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Transformations of the Body

“My beloved.”

Why was Jesus baptized? Even for the early church, as the canon of scripture itself was being formed, it seems to have been a controversial question. If Jesus goes before John for the “baptism of repentance,” it seems that Jesus himself is a sinner. The account from the Gospel of Matthew suggests as much when giving voice to John’s reluctance: “It is I who need baptism from you, and yet you come to me!”

Mark’s Gospel begins with John’s proclamation, “for the forgiveness of sins,” and the promise that “someone greater than I is to come.” The next moment, we see the “someone,” whose sandal straps John is not worthy to untie, receiving the sign of repentance from John, not giving it.

Just as we now baptize our children to announce a new fate for the human body, the baptism of Jesus is the inauguration of that fate..
It is not only a special irony. It is a central image of the redemptive mystery. Jesus enters into radical solidarity with all men and women, taking upon himself even the condition of our sinfulness, himself having not sinned. The “one more powerful” assumes the position of weakness. It is precisely in this that he is beloved. And it is from this baptism sign that he is sent.

He was like us in all things but sin, the author of Hebrews reminds us when discussing Jesus’ high priesthood. And yet we balk at the statement. “If he did not sin, how could he really be like us? How could he be fully human?

We misunderstand this because we misunderstand our humanity as well as our sin. Christ has come not only to reveal divinity to us; he has come to reveal us to ourselves. Not only is he truly God. He is truly human. And he is truly human precisely because he does not sin. All of our sin is nothing other than the rejection of the truth of our humanity. Jesus’ utter acceptance of our humanity, his drinking of our cup fully, his sharing of our wounded condition, reverses our sinful rejection of our creatureliness.

His baptism, then, is at the heart of his mission to heal us. He enters even the wounds of our self-rejection, without having made the rejection himself. He accepts full solidarity with us even if it means being seen as sinner. Jesus’ baptism is one of his earliest great transformations of our human condition. The first was that the Word itself could take human flesh.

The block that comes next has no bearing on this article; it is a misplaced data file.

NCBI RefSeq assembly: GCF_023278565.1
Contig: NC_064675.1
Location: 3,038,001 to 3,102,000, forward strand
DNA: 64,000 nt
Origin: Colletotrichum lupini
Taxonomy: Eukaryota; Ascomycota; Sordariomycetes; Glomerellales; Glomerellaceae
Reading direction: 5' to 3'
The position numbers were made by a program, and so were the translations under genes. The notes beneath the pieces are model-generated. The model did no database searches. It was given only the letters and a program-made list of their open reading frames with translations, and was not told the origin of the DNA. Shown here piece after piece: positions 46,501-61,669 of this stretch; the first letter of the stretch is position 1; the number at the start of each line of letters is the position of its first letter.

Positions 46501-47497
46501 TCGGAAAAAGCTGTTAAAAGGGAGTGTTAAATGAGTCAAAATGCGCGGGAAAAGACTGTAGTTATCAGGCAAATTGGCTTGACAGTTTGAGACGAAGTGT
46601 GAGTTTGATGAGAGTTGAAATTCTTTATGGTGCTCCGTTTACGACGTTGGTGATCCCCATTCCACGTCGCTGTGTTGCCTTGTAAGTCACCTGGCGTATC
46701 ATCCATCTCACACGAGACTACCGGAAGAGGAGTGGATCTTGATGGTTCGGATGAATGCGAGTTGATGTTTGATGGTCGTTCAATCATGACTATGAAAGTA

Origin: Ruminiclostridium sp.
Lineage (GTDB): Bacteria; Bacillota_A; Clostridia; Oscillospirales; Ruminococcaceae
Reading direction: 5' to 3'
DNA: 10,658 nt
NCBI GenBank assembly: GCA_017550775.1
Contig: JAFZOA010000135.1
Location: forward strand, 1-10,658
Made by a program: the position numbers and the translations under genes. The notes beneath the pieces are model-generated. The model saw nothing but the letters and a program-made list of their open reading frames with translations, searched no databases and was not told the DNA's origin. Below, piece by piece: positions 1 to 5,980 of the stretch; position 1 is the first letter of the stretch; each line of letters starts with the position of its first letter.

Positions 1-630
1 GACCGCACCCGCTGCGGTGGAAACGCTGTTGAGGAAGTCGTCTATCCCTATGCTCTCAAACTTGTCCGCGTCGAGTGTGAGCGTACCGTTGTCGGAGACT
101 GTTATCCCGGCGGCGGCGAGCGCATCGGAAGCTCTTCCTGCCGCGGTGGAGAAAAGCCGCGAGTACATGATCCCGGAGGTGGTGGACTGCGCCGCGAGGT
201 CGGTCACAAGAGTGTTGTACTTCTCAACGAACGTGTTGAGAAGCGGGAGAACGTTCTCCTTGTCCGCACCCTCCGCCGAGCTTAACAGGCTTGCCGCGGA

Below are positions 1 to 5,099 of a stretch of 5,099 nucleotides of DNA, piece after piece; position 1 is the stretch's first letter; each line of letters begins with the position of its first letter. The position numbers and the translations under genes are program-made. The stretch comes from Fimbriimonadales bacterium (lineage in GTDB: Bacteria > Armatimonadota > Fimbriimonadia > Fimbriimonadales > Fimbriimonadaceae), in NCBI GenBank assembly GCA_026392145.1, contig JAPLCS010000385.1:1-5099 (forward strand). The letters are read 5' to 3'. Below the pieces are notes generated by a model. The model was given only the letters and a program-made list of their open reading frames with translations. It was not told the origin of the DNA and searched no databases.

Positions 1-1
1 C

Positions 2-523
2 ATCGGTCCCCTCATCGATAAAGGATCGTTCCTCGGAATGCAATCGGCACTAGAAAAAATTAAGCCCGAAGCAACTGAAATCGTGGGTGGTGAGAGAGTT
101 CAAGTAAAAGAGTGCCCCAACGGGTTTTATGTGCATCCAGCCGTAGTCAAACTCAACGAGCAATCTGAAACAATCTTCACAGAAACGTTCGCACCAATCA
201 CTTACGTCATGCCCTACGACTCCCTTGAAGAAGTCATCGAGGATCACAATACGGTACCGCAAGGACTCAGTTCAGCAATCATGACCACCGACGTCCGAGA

All the further implications would follow: that he would be tempted to reject this mission of transformation; that he would undertake all manner of healing and disarming of devils; that he would announce a kingdom to transmute all blindness, poverty, imprisonment, and darkness; that he would, at last, suffer the very fate of sin in death.

Just as we now baptize our children to announce a new fate for the human body, the baptism of Jesus is the inauguration of that fate. Announced as sinner, wholly one with our condition, Jesus, hovered over by the very spirit of God, is gazed upon by the Father who sent him and who now says to himand all of us who share his flesh—“This is my beloved, in whom I am well pleased.”

John Kavanaugh, SJ
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Father Kavanaugh was a professor of Philosophy at St. Louis University in St. Louis. He reached many people during his lifetime.
The Word Encountered: Meditations on the Sunday Scriptures
Orbis Books, Maryknoll, New York (1996), pp. 13-14.
Art by Martin (Steve) Erspamer, OSB
from Religious Clip Art for the Liturgical Year (A, B, and C). This art may be reproduced only by parishes who purchase the collection in book or CD-ROM form. For more information go http://www.ltp.org
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